The first night in Minnesota was sleepless. I thought about the day I left Ethiopia and the dreams I shared with my uncle. They were his dreams, really, dreams of leaving the world a better, more just and equal place, but they became mine too. Returning to Ethiopia meant a certain threat to my life. Mostly, I thought about the limitations of this predicament. I wanted to properly mourn my uncle, to attend the wake, to see his body before burial. But as a dissident journalist, I cannot simply get on the plane for Ethiopia, as most immigrants in that situation would do.
My inability to travel to Ethiopia magnified my sense of loss – of both Aaddo and my homeland. In ‘Mourning and Melancholia’ (1917), Sigmund Freud writes: ‘Mourning is regularly the reaction to the loss of a loved person, or to the loss of some abstraction which has taken the place of one, such as one’s country, liberty, an ideal, and so on.’ In this context, Aaddo’s sudden death brought forth my hitherto suppressed loss of home and the freedoms that I gained and lost, including the freedom of movement within the US mainland, or what the novelist Jamaica Kincaid calls the loss of ‘places in which something good, something you cannot forget, happened to you’ – my village. True, I have gained some important freedoms by coming to the US, including the freedom to speak and write freely. The cost has been the possibility, even for a moment, of wholeness: home, family, friends – the ability to mourn the death of a loved one surrounded by those who also loved him, or me.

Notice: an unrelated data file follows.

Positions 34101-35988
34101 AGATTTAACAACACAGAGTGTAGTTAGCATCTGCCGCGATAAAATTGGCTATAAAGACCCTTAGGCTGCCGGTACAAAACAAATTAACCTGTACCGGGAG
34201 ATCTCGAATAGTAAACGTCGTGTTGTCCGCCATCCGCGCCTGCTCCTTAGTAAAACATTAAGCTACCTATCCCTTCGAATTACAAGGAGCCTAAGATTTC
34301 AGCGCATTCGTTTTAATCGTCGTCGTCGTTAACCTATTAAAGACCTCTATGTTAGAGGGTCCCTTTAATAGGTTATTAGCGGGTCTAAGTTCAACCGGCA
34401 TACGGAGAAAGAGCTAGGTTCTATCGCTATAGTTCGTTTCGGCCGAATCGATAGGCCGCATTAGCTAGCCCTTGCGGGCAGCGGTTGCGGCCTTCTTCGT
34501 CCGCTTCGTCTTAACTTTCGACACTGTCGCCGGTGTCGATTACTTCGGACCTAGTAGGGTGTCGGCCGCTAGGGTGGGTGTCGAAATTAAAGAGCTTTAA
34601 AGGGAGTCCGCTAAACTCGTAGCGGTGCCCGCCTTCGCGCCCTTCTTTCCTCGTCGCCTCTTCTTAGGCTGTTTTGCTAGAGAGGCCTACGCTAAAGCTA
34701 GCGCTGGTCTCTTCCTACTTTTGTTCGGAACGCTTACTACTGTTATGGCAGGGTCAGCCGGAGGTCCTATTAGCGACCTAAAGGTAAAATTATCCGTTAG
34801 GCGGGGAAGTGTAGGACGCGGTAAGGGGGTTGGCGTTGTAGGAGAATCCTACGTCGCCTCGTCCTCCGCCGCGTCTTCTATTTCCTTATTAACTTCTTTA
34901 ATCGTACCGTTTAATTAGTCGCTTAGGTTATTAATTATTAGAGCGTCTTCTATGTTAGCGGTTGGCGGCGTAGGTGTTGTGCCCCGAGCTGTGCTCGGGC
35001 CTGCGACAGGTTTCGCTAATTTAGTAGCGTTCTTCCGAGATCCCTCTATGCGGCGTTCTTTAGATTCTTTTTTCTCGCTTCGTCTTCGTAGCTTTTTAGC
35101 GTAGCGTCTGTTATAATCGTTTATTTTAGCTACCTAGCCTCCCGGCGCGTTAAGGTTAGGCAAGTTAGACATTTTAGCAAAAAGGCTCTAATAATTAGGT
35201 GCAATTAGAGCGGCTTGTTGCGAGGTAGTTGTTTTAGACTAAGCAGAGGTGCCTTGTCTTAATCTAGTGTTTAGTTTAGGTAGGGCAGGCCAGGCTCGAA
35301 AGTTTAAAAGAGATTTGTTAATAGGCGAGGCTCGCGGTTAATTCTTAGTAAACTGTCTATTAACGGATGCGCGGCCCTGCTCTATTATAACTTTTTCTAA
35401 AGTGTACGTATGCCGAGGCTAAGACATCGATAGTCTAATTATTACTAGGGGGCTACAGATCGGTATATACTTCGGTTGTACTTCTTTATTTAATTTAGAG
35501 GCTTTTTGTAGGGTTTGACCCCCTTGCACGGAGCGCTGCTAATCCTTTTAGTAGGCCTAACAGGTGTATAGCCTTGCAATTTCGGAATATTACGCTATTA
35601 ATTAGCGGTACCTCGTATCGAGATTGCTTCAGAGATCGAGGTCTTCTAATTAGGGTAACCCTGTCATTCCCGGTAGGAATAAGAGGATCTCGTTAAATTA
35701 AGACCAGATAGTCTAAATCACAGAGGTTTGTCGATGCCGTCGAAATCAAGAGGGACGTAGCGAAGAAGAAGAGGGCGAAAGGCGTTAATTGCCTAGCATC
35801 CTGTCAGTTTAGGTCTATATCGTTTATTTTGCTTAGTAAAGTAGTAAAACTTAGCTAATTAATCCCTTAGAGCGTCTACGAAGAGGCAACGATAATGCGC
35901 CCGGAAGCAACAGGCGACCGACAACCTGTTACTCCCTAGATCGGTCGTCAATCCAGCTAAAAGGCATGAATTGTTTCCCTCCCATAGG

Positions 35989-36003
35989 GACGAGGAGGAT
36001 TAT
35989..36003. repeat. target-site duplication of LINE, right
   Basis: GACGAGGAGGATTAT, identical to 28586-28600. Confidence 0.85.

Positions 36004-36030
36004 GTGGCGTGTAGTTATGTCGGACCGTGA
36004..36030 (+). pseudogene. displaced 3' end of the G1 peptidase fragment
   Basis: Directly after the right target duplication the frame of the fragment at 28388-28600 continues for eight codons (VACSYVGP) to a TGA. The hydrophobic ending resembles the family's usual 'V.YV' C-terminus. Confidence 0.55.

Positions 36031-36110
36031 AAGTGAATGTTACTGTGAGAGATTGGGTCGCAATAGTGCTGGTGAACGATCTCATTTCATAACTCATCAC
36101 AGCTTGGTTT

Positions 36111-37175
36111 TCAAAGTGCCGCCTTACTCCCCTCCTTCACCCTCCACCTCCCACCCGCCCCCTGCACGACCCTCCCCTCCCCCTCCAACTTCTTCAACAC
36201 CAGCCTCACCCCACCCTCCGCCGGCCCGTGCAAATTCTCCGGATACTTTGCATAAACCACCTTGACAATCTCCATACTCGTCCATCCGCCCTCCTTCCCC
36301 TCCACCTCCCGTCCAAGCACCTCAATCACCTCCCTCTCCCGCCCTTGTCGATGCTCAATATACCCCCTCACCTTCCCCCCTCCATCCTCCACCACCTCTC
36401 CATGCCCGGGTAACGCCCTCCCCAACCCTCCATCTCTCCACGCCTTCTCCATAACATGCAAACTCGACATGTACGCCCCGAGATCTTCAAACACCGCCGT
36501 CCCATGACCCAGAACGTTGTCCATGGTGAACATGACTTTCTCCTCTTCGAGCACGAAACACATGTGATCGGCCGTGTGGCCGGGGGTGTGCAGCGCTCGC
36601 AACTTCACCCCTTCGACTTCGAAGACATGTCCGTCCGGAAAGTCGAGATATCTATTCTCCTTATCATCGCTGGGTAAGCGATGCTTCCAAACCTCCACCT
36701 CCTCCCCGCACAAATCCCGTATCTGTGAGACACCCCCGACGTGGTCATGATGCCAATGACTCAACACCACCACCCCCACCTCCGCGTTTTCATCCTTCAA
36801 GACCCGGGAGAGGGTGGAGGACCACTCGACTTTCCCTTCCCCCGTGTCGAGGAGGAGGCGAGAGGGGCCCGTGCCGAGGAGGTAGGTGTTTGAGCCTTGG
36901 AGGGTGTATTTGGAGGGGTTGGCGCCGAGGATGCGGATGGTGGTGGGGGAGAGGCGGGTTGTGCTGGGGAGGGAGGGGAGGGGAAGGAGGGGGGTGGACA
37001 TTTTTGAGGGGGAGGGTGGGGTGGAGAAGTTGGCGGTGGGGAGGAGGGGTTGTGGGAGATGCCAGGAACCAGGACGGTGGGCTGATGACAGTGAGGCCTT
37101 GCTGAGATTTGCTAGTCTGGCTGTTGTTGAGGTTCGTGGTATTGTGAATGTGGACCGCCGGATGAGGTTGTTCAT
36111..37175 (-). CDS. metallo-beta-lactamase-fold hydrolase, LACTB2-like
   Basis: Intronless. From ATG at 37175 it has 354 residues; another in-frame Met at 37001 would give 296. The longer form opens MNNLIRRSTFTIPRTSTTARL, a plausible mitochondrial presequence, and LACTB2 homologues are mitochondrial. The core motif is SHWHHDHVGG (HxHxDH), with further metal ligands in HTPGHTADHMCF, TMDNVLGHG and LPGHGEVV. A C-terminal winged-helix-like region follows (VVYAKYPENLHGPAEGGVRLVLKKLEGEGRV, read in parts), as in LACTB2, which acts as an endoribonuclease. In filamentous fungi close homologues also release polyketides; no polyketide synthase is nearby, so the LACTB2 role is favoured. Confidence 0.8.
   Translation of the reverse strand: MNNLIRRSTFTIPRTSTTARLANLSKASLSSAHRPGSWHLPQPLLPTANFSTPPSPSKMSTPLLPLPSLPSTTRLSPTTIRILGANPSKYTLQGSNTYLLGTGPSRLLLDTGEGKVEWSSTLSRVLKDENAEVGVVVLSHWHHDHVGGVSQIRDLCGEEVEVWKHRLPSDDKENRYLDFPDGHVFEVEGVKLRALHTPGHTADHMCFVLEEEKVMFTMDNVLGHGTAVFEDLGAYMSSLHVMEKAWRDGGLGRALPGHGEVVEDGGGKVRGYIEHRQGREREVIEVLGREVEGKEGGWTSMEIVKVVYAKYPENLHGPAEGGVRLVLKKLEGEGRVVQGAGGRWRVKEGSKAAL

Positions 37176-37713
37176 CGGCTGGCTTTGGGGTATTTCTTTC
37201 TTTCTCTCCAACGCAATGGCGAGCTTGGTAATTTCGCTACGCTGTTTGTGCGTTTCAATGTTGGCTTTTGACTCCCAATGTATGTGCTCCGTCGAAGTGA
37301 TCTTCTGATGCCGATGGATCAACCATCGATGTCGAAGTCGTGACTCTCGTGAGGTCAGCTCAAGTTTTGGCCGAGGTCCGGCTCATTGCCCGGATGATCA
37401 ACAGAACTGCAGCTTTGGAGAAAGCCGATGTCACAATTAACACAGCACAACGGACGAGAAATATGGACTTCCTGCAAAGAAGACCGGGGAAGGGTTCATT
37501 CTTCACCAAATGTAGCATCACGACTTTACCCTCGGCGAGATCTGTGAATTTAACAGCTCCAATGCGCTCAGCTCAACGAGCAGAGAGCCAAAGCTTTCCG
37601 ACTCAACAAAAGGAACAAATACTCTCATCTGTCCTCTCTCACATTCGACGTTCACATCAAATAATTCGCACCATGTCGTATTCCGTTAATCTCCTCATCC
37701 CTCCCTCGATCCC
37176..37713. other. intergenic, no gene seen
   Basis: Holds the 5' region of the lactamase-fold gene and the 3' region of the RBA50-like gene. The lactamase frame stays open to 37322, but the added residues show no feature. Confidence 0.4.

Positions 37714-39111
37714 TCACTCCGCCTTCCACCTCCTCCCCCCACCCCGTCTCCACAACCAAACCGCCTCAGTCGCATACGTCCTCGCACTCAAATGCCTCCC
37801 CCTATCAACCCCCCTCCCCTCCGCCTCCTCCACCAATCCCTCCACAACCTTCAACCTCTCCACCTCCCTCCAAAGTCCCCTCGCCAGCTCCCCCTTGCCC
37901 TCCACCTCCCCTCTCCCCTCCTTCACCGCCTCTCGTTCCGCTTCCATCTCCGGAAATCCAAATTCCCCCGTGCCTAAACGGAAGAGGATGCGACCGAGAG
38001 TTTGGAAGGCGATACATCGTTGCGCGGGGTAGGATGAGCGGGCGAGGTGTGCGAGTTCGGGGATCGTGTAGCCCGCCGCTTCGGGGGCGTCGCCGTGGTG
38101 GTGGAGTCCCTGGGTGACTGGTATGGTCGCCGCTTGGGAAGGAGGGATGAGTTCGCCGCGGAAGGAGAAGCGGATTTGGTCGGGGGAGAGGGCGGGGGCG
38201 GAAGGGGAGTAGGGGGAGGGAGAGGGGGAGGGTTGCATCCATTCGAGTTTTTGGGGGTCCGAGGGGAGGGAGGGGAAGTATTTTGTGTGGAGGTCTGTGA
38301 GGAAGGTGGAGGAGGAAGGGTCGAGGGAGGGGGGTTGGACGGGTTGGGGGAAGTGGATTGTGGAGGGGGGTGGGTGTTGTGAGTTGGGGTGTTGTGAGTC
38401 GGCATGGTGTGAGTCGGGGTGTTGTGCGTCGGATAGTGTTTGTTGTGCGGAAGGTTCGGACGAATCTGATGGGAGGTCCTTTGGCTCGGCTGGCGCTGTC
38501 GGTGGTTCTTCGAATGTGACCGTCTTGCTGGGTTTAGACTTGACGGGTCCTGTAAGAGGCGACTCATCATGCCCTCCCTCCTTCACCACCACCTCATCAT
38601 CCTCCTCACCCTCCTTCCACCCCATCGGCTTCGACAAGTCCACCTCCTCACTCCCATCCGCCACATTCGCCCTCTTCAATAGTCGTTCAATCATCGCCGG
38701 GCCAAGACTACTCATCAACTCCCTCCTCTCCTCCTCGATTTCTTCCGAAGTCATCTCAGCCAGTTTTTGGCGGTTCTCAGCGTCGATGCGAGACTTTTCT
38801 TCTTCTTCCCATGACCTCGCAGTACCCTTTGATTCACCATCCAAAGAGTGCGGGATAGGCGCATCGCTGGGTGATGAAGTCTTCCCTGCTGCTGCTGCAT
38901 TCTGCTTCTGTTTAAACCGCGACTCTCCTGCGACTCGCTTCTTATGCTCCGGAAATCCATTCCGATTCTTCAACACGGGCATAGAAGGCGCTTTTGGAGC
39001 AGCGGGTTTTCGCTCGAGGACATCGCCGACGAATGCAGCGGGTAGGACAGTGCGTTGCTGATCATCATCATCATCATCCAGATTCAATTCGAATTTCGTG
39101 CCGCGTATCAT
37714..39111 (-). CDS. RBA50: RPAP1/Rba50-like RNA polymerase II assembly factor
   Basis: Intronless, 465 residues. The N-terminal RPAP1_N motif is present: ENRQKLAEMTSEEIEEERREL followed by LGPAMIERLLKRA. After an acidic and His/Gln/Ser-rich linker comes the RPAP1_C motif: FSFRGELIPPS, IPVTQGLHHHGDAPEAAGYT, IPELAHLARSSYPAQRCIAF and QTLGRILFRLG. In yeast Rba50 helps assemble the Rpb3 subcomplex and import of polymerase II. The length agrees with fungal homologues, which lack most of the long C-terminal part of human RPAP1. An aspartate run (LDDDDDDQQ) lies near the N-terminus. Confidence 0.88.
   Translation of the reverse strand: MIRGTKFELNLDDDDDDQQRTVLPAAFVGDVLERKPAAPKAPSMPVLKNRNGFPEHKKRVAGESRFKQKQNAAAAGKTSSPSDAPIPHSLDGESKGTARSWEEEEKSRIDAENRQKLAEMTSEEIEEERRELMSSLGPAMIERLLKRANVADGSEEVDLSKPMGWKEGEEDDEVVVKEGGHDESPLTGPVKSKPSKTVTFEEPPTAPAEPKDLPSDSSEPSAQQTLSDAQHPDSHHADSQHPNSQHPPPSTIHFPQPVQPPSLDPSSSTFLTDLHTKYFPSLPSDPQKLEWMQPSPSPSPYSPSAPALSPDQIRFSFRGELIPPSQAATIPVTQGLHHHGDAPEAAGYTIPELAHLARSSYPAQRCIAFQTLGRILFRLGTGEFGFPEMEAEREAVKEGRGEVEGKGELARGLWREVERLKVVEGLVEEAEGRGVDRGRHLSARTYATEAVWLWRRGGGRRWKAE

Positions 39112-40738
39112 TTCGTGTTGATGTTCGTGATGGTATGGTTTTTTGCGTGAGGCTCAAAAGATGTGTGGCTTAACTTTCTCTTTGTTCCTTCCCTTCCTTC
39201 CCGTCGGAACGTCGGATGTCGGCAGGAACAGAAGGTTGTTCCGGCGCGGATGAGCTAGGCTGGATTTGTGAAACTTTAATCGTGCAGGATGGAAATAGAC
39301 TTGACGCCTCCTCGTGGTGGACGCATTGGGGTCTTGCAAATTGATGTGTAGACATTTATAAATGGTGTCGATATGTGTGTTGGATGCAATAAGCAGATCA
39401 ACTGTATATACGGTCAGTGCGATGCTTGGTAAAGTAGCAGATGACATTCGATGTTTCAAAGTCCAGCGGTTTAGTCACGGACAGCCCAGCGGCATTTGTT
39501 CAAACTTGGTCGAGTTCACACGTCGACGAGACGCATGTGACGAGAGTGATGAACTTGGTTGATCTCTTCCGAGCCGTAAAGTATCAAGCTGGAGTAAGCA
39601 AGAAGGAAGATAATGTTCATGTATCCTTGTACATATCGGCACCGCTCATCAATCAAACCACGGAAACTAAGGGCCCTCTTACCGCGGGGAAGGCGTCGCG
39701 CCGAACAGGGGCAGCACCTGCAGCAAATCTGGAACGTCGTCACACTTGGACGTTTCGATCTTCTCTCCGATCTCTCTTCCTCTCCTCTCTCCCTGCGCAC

The last day I was ‘home’ was on 20 December 2002. My mind raced, preoccupied with an imminent trip to a faraway place known to my folks only as Amerikani. I made one last tour of my hilltop village, starting at the mud hut where I was born, and looking down at the thick rainforest that stretched for miles.
The calm and serenity struck me, perhaps for the very first time. The eerie quietness, broken only by sounds of birds and an occasional gust of wind that rustled the trees, soothed my anxiousness. I had herded cattle here once. Climbed trees, hunted antelopes, and gathered wild honey. Swinging on tree branches high above the ground, its mud baked by the tropical sun. Running wild in the torrential rains with abandon and without care. I thought of all these things as I tried to absorb as much of the place into memory as I could before leaving.
I already had a visa to the US, but for days I had been nervous, sad and unsure. I had never flown on a plane before. Would I see any of my relatives again? Would I someday return and find this tranquil place undisturbed?